Unpackaged and unprocessed
At the heart of bakery purchases around the world is a move away from the processed and packaged to the unprocessed and unpackaged. Packaged leavened bread struggled throughout 2016 with declines in volume and sales, according to Euromonitor’s 2017 report on the U.S. bakery category.
“The decline of the category reflects the ongoing and growing consumer sentiment against processed foods in favor of more natural ones,” the report said.
This was also reflected in popular claims on new product launches, Ms. Nielsen said.
“Clean label continues to be something reflected in a lot of new product introductions,” she said. “We continue to see more products coming out with no additives, no preservative claims. We’re seeing more organic claims and even more handmade, traditional, artisan and authentic labels.”
Several bread products are filling in this gap — unpackaged leavened bread as well as ethnic breads. While packaged unleavened bread declined by 1% in volume and sales, its unpackaged counterparts grew by 1% in the U.S., according to Euromonitor. From a global perspective, the growth of unpackaged leavened bread finds its roots in people’s perception that less processing equals healthier and better quality, two attributes consumers are pursuing around the world.
The idea of what constitutes healthy food moves away from processing and toward ingredients.
“Consumers are increasingly selecting products with natural and short ingredient lists over artificial products, even if elements such as calorie and fat content are higher,” Euromonitor’s report said.
Less-processed, unpackaged bread also is linked in people’s minds to handmade, traditional baking. All of this in turn acts as a signal that an unprocessed, unpackaged loaf of bread is high-end. Bakerly noticed this growing demand for premium artisan bakery products and responded accordingly. Ms. Grossman said the bakery’s products are free from preservatives, artificial coloring and flavoring and high-fructose corn syrup and also contain zero trans fat.
Health and clean label may be top motivators for buying bread, but in a seemingly contradictory turn, consumers are also gravitating toward indulgent baked goods.
“It seems like every time I open a magazine, there’s an article on donuts,” Ms. Nielsen said.
And it’s true that the donut trend is still going strong. Sales are up 3%, according to IRI sales data from the 52 weeks ending July 9, 2017, in the U.S. Fresh rolls/bun/croissants are up 2.7%; muffins are up 8.5%; and pies and cakes as a category are up 3.2% while fresh bread sales were flat.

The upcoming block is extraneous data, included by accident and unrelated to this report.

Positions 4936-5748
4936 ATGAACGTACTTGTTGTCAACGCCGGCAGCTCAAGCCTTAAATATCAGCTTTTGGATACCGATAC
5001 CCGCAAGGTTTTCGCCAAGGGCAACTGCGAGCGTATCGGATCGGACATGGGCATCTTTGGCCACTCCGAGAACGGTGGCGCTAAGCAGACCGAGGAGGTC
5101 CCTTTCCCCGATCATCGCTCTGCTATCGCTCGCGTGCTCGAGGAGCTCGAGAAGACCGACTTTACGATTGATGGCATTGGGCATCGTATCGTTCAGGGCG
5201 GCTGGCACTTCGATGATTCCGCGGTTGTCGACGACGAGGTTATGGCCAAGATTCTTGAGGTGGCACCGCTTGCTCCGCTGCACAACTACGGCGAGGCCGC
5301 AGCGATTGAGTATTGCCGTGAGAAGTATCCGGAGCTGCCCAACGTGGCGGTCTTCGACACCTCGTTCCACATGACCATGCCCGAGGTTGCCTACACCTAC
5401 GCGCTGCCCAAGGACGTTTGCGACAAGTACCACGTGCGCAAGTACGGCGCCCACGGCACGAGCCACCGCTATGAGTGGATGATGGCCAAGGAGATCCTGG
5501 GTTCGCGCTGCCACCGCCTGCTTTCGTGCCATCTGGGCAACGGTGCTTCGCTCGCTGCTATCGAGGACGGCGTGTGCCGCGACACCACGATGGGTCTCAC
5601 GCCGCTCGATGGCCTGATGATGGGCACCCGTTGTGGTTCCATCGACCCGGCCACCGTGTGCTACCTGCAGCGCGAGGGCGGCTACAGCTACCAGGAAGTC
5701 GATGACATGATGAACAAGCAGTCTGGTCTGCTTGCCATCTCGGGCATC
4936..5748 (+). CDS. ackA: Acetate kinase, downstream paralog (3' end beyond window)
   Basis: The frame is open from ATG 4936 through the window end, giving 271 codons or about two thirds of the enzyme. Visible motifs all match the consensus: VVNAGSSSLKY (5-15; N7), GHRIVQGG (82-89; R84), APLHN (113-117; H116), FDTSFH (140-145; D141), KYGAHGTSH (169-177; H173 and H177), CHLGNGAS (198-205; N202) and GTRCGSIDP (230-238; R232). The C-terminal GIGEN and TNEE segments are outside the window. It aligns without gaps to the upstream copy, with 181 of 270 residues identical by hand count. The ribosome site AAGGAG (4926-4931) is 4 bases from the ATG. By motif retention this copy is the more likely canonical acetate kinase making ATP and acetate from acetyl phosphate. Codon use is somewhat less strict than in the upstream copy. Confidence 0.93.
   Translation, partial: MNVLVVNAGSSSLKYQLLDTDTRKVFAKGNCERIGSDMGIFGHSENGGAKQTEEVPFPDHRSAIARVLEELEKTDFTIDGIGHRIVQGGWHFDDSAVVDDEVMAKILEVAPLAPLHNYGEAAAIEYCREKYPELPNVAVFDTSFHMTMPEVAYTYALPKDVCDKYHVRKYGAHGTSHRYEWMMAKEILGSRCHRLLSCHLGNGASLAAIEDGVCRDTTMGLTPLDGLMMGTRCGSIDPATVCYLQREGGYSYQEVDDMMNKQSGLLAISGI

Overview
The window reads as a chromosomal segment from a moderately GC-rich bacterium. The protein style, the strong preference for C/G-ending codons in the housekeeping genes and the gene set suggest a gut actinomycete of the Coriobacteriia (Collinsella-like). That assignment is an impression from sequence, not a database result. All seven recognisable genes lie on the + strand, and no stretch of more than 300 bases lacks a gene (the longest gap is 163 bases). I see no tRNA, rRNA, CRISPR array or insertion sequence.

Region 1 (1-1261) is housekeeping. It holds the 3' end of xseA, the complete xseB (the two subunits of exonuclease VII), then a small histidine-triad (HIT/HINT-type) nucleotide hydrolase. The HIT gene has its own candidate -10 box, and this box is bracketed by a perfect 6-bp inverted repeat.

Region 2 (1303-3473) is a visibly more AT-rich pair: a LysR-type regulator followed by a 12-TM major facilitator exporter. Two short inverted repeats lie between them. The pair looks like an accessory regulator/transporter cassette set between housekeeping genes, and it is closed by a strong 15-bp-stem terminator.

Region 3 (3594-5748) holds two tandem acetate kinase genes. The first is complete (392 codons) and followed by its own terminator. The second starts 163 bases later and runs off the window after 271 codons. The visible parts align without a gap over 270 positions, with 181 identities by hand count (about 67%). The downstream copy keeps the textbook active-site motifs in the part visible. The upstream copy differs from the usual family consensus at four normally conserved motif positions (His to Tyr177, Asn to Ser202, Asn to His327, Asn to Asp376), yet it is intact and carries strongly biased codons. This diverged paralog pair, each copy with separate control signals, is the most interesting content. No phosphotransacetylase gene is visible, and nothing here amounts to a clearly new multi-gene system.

“Indulgence will always be on trend,” Mr. Rosenberg said. “We’ve seen increased interest in European-quality pastries around the world. We ship croissants to Korea and Australia. We see a lot of growth in croissants and Danish.”
The same drivers of increased demand for high-quality, unprocessed bread are also driving the trend toward indulgence. As people travel to Europe and return home, they bring with them a taste for Old World pastries. Wanting to enjoy the same quality at home is only natural.
In a global food market driven by a concern for health, the growth of indulgent foods may seem counterintuitive. But consumers seem capable of holding both the demand for healthy bread and the urge to indulge at the same time. It’s all about finding moderation. Mr. Kolinski attributed this to the very human impulse to cheat.
“People try to do good throughout the week,” he said. “During the work week, they try to be good and healthy, and on the weekend they think, ‘I deserve to do something that isn’t so good for me.’”
As people cross borders and break bread together, their ideas about what makes good bread and how best to eat it will travel with them and continue to evolve. In the U.S., that means a demand for higher quality, fewer ingredients and a wider variety to bring the world to their kitchen tables.